Posted by Vicky Sedgwick on Feb 11, 2020
the advocate: a thread of CSTA's the voice
I often hear comments like those below when I talk about teaching programming in Kindergarten through 2nd grade.

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I often hear comments like those below when I talk about teaching programming in Kindergarten through 2nd grade.
“Kindergarten students can’t program. They aren’t reading.”
“How can they program when they can’t type yet?”
“Is it even age-appropriate to ask primary aged students to program?”
You would think these comments would be from people who do not work with students in these grades, but that is not always the case. Computer science and programming can be scary to teachers who have not been trained in what CS is and what it looks like for 5-8 year old students.
One of the most common misconceptions I run into about programming in K-2 is that programming looks like this:
Yes, that is programming but that kind of programming would not be age-appropriate for primary grades. Fortunately, programming does not look like that for 5-8 year olds.
Programming in K-2 is …
Visual and block-based
Screenshot of scratch jr.
Hands-on and not necessarily on a screen
Young students doing computational thinking exercises on the floor
All About Sequencing …
Sequencing is an important skill for students in all curricular areas. In reading, sequencing is the ability to recognize the beginning, middle, and end of a story along with being able to retell the events in the proper order. In math, sequencing is important for counting, pattern recognition, and the order in which computation should occur. In science, sequencing is important when conducting experiments and in social studies, sequencing helps students to understand the order of events. Learning to program reinforces the idea of sequencing since programs run in sequence and the order in which code is organized determines what happens in a program.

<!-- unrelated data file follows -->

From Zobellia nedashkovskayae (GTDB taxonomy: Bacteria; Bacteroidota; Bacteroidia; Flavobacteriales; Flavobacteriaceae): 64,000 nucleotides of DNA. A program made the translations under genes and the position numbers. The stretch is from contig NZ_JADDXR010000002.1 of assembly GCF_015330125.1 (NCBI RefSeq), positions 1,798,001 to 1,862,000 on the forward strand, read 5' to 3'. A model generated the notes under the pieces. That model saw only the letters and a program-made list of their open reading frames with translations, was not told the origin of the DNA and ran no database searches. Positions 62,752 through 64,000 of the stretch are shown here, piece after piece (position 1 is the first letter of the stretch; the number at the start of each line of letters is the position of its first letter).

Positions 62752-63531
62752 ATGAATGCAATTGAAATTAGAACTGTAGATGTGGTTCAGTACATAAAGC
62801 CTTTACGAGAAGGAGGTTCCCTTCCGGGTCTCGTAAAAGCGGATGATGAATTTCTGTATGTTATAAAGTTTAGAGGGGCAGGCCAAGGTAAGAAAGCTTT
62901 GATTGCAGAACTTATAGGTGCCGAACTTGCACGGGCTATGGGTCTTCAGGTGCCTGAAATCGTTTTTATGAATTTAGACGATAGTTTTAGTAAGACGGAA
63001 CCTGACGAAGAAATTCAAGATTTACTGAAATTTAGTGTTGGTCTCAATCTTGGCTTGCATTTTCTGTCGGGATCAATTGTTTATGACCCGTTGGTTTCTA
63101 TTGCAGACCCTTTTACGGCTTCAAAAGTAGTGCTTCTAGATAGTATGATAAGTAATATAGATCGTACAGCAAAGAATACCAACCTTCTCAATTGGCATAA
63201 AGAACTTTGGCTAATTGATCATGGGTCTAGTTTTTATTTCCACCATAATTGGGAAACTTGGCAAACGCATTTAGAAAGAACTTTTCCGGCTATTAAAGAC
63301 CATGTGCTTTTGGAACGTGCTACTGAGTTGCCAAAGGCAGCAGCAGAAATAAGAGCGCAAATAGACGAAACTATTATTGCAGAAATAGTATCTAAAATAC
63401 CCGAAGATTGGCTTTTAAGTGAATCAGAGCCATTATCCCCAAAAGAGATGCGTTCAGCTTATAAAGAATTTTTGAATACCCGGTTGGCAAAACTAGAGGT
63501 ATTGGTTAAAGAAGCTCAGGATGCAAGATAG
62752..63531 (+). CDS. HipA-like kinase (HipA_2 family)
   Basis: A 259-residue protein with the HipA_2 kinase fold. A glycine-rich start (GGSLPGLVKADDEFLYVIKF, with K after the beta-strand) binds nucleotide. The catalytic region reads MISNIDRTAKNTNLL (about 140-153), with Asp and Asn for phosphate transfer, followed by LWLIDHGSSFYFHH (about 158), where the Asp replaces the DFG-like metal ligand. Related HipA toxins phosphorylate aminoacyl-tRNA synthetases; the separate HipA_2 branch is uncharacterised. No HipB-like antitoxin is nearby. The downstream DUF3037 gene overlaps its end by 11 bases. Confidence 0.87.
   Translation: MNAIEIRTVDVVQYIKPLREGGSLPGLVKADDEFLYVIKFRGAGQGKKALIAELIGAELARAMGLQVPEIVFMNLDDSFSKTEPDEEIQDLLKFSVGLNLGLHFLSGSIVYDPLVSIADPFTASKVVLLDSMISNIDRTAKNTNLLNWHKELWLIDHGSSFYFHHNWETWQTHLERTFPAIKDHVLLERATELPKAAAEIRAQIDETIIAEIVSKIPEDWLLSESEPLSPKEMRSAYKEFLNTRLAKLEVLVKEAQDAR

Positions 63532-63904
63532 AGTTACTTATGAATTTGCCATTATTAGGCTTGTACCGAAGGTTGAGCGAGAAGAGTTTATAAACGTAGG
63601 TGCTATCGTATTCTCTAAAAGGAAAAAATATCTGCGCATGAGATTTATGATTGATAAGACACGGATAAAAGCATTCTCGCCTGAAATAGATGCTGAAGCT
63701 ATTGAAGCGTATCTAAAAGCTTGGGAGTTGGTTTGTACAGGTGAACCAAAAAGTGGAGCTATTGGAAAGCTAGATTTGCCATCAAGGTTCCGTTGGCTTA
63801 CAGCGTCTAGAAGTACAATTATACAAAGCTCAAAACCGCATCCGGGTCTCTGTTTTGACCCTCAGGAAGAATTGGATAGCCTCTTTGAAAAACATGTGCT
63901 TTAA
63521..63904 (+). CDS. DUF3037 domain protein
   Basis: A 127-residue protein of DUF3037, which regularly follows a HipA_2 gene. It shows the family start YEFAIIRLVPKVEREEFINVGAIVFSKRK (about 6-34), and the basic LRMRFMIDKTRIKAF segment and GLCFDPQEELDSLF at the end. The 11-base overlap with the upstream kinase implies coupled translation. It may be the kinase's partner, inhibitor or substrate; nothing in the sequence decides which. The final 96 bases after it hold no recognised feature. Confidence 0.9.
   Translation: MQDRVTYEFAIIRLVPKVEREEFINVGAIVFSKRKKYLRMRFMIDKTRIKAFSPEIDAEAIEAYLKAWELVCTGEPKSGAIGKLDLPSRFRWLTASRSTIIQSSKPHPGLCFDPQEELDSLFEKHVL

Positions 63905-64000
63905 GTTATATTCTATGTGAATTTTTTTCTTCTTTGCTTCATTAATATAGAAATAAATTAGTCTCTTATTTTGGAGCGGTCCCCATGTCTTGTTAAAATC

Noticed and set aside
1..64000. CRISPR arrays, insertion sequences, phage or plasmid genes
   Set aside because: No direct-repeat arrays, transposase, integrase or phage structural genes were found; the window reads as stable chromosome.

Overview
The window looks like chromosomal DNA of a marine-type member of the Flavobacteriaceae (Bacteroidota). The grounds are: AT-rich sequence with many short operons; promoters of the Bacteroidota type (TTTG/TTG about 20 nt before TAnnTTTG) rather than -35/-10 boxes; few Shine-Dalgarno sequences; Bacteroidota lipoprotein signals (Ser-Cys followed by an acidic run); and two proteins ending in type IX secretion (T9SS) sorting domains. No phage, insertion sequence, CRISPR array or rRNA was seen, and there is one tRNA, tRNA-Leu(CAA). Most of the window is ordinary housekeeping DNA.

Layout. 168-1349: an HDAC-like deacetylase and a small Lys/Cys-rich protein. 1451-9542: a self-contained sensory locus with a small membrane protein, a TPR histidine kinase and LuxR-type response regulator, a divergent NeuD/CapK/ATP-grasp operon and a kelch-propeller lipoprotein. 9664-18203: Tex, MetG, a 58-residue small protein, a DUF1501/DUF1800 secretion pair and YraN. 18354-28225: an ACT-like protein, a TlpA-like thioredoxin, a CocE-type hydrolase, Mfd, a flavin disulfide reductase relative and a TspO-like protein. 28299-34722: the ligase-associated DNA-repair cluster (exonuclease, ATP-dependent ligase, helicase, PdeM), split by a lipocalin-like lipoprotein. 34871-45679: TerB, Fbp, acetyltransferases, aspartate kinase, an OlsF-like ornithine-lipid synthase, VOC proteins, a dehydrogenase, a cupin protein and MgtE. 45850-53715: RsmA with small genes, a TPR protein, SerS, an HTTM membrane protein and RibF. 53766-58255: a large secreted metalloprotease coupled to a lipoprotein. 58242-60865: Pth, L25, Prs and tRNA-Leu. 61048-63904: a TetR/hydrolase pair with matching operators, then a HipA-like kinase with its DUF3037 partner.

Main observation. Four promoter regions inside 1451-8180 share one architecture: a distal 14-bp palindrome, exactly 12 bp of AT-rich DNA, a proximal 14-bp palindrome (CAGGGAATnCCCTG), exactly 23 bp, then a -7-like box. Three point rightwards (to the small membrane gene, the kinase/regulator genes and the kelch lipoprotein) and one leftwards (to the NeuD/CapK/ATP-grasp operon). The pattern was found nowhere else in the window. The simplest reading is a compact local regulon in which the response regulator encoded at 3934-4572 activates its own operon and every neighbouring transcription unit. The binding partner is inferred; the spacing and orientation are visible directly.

Cross-Curricular …
Programming in primary grades is often cross-curricular. There are so many ways students can use programming to show what they know across the curriculum. Here are just a few ideas:
  • Use robots to:
    • Identify and spell words (sight words, word families, vocabulary)
    • Retell stories
    • Show math knowledge: for example, roll dice and have students add or subtract values and then program a robot to the correct answer
    • Navigate a map
    • Illustrate a lifecycle
  • Write programs in ScratchJr (or in Scratch, if students are reading) to:
    • Tell an original story
    • Animate a lifecycle
    • Tell about an animal or an important person
    • Animate a word problem in math
Programming in K-2 is also collaborative and creative and teaches students to problem solve and persevere. So, yes, learning how to program is age-appropriate and beneficial for K-2 students and yes, they can do it!
Vicky SedgwickVicky Sedwick
K-8 Representative